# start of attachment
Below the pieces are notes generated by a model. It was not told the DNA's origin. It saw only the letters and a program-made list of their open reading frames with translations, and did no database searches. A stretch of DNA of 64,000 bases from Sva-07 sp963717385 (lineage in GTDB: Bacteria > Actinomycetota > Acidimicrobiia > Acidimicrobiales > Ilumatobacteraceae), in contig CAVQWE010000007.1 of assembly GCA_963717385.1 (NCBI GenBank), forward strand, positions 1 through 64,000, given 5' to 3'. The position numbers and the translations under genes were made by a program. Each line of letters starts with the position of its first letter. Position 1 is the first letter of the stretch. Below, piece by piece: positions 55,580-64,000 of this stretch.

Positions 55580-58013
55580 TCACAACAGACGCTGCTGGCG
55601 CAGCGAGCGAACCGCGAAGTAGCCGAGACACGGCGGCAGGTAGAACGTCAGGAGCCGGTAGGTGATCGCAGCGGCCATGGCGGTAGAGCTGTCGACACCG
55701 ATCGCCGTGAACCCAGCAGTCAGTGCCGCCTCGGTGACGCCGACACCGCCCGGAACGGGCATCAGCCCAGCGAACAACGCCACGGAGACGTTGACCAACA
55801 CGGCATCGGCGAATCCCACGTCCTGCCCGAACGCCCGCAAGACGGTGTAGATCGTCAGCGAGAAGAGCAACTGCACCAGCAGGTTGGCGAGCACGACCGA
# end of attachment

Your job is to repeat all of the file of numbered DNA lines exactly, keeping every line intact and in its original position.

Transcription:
Below the pieces are notes generated by a model. It was not told the DNA's origin. It saw only the letters and a program-made list of their open reading frames with translations, and did no database searches. A stretch of DNA of 64,000 bases from Sva-07 sp963717385 (lineage in GTDB: Bacteria > Actinomycetota > Acidimicrobiia > Acidimicrobiales > Ilumatobacteraceae), in contig CAVQWE010000007.1 of assembly GCA_963717385.1 (NCBI GenBank), forward strand, positions 1 through 64,000, given 5' to 3'. The position numbers and the translations under genes were made by a program. Each line of letters starts with the position of its first letter. Position 1 is the first letter of the stretch. Below, piece by piece: positions 55,580-64,000 of this stretch.

Positions 55580-58013
55580 TCACAACAGACGCTGCTGGCG
55601 CAGCGAGCGAACCGCGAAGTAGCCGAGACACGGCGGCAGGTAGAACGTCAGGAGCCGGTAGGTGATCGCAGCGGCCATGGCGGTAGAGCTGTCGACACCG
55701 ATCGCCGTGAACCCAGCAGTCAGTGCCGCCTCGGTGACGCCGACACCGCCCGGAACGGGCATCAGCCCAGCGAACAACGCCACGGAGACGTTGACCAACA
55801 CGGCATCGGCGAATCCCACGTCCTGCCCGAACGCCCGCAAGACGGTGTAGATCGTCAGCGAGAAGAGCAACTGCACCAGCAGGTTGGCGAGCACGACCGA